Kind To The Environment
All the materials used in a home have an effect on your immediate environment and the health of the planet. That’s why its important to use quality materials made in the safest way possible.
“If you are buying a wood item or having cabinetry made, ask what it’s composed of and if any parts of the process are toxic,” says Douglas Nikkila of DCN Woodworking in Accord.
"Some cabinets are made with plywood type material, others with particleboard cabinets,” said Nikkila. “I shy away from the latter. Plywood is composed of layers of wood laminated together with adhesive to form a strong bond that makes it easier to work with. Particleboard traditionally uses adhesive that is toxic and bad for environment. It is getting better now, more environmentally friendly, but it’s still not the best choice.”
Looks can also be deceiving, says Nikkila. Wood can look solid, but homeowners need to consider if it will last.
“If cabinets are made using inferior materials, over time homeowners will certainly see the difference. Fortunately, the quality of custom woodworkers is pretty high and there are some great woodworkers out there.”
DCN Woodworking has been constructing and installing cabinets for over 25 years, and have had examples of their work showcased in Architectural Digest as well as Better Homes and Gardens. The small woodworking shop provides custom cabinets and furniture in a variety of styles and materials. The store is located in Accord. For more information, call 845-626-7230 or visit dcnwoodworking.com.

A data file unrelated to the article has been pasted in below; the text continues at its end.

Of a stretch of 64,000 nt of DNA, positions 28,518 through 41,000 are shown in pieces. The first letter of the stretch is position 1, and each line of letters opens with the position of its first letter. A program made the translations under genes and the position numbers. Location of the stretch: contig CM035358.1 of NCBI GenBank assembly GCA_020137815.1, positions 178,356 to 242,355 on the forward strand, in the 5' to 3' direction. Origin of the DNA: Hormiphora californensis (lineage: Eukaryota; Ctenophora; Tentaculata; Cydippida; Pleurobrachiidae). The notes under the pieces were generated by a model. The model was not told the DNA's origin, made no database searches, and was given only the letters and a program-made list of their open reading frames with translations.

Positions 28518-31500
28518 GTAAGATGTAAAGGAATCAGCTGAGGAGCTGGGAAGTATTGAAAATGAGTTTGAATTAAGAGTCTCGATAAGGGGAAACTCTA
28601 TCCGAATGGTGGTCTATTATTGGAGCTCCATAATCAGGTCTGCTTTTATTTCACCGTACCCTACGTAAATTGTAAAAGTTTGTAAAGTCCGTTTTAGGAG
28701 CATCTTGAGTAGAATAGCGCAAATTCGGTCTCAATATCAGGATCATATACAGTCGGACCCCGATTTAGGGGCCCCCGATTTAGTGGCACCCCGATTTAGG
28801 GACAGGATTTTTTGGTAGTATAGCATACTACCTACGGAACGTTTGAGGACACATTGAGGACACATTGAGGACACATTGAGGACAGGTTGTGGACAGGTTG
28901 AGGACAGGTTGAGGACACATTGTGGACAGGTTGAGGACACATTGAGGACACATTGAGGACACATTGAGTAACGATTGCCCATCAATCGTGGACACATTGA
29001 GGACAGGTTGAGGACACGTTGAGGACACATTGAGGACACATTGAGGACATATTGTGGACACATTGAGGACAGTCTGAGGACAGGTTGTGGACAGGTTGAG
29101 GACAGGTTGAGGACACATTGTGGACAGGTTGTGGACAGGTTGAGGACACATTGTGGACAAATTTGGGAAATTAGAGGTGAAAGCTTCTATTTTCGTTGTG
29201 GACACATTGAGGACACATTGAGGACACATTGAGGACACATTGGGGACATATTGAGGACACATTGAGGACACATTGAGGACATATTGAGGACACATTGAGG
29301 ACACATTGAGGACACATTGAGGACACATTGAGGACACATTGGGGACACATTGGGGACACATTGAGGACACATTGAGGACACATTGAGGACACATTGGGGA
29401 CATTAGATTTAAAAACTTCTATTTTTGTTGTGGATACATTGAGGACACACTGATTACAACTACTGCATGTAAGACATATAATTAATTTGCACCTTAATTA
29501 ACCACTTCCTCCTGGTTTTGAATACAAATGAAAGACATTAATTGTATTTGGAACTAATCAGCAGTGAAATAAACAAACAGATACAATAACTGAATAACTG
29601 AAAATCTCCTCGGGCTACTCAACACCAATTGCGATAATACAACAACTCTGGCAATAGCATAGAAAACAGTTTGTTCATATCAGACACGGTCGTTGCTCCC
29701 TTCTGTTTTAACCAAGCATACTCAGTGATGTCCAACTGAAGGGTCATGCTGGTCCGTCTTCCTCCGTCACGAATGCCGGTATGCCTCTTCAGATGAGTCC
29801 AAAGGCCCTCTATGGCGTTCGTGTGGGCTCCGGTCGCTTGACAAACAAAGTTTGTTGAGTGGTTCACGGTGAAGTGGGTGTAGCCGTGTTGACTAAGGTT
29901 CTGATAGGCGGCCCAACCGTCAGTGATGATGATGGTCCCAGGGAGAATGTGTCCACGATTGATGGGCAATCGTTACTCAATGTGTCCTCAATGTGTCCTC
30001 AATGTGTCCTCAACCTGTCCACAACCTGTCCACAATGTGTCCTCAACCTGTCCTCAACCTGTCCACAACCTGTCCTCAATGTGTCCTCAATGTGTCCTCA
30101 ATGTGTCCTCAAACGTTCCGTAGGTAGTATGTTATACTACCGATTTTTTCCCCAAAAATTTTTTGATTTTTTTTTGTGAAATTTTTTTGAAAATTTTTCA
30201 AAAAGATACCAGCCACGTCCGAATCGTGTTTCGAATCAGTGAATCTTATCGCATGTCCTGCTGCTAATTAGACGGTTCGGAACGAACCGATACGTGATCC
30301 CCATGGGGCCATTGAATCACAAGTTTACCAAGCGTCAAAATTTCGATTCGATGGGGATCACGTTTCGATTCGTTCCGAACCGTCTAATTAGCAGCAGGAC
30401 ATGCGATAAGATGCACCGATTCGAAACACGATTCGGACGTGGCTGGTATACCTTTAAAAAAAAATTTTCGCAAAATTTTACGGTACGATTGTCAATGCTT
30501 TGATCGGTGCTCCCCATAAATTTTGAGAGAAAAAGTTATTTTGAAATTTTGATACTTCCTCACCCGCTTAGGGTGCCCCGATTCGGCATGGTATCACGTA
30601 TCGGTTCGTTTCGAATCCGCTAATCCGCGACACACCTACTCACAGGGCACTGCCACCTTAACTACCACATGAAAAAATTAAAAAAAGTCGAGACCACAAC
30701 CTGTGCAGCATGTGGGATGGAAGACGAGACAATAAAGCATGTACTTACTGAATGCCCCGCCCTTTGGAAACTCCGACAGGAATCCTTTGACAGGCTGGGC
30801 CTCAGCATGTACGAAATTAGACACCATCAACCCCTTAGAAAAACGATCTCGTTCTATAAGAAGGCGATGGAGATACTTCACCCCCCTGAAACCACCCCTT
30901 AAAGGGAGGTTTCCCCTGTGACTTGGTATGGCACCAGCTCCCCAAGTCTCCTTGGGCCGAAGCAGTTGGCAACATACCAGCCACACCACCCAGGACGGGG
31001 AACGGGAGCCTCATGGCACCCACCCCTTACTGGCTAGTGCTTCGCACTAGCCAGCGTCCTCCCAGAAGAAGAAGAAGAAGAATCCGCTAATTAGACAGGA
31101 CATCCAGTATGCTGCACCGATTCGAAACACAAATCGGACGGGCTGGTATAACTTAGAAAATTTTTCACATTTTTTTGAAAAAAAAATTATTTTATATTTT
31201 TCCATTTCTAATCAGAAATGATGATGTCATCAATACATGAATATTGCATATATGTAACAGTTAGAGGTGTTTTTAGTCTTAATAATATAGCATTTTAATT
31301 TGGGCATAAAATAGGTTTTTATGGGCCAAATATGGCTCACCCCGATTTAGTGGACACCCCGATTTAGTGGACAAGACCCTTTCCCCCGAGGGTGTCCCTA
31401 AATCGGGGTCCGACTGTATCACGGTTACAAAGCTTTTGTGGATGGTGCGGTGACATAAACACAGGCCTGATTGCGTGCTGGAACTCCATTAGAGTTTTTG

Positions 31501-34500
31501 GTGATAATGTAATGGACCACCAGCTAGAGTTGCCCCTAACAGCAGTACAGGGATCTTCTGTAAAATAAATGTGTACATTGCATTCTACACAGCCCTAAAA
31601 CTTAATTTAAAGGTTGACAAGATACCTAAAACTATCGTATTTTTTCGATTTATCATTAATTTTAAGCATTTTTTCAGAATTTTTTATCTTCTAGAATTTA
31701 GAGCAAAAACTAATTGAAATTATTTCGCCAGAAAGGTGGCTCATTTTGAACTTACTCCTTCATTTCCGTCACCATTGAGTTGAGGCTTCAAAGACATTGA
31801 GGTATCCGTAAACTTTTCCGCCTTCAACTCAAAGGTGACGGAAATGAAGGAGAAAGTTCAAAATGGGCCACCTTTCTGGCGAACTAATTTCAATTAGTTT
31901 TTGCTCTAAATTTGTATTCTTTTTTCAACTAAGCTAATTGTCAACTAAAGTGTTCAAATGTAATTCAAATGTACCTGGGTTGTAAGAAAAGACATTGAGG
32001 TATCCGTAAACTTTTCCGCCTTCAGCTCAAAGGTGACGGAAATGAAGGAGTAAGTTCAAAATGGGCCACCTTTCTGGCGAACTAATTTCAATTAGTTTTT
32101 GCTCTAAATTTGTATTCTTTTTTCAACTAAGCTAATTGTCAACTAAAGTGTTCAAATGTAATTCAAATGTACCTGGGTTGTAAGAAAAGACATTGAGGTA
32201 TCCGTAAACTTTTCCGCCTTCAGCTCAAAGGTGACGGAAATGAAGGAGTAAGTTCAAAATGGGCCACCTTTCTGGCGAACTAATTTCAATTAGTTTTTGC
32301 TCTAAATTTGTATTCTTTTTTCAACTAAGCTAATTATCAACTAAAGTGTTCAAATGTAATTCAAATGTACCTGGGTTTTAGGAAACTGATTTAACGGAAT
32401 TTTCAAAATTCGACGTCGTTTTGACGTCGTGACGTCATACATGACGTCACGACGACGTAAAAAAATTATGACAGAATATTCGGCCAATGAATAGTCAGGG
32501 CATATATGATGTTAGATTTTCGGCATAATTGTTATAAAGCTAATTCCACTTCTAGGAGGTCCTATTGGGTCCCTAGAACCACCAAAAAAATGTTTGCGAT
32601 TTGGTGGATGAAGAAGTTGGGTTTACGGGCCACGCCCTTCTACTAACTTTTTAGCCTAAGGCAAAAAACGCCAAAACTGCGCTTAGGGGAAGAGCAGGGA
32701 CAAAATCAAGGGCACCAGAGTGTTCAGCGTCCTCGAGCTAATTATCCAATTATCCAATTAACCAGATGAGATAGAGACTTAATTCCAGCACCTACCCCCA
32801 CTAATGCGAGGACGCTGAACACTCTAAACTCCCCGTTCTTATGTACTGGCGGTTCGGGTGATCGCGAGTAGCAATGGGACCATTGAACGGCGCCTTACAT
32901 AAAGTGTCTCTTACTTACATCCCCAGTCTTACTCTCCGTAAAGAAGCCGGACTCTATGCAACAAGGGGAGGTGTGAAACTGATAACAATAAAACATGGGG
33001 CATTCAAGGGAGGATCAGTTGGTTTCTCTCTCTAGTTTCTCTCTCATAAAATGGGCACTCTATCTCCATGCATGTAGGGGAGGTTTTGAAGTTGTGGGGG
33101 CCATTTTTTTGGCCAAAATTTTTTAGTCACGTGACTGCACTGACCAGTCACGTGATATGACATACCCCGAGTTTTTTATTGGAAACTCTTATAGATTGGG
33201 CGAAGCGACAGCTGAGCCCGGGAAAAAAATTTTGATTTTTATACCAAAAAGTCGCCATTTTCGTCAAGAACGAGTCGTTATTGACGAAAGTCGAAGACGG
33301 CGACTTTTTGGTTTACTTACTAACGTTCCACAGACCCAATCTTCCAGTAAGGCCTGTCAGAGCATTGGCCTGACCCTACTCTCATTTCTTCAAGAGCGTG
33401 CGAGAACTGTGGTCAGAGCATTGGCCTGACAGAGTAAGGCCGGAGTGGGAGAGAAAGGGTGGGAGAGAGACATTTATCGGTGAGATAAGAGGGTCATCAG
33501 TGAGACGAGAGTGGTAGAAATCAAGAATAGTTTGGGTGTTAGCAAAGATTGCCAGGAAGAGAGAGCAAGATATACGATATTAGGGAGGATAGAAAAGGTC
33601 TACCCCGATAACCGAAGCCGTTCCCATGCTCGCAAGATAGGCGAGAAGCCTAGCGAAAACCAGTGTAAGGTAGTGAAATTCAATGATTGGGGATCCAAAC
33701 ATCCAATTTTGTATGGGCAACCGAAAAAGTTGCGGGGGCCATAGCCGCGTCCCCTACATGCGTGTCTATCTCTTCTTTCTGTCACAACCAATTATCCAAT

Reclaimed Wood And Versatility
Using reclaimed wood can be one eco-friendly way to furnish or renovate your home, but another responsible design choice is to buy or commission multipurpose furniture.
“Versatility can be just as important in wood design as the materials you use to design it,” says Marc Antony of The Green Palette in New Paltz.
“Instead of having to buy multiple pieces of furniture, a smarter option is to create pieces that are multifunctional.”
For example, the company creates a headboard with storage space for quilts, minimizing the need for a separate storage unit. They also make a table that can switch from being a side table or coffee table at a moment’s notice. And all their designs are made from reclaimed or repurposed wood.
Antony became interested in the use of reclaimed materials on a furniture-buying trip to Indonesia. There he discovered a family factory that counteracted the destruction of natural resources for industry by creating products from salvage.
“It changed my way of doing things, shifting the focus to using resources that already existed,” says Antony.
Besides creating versatile designs from earth-friendly materials, the company offers consultations to homeowners on making conscientious design choices. Sometimes, small steps are all that’s required.
“First, we let them know what options they have, whether it’s shopping for a new eco-friendly floor, using paint with no volatile organic compounds, or making the best resource choices while renovating,” says Antony. “Pieces they already have may need only minimal work to freshen up or upgrade them, and it can be done with repurposed materials.”
To contact Green Palette, call 845-594-8476 or check out their Facebook page.
These craftspeople each have a unique way with wood that can help your home look its best.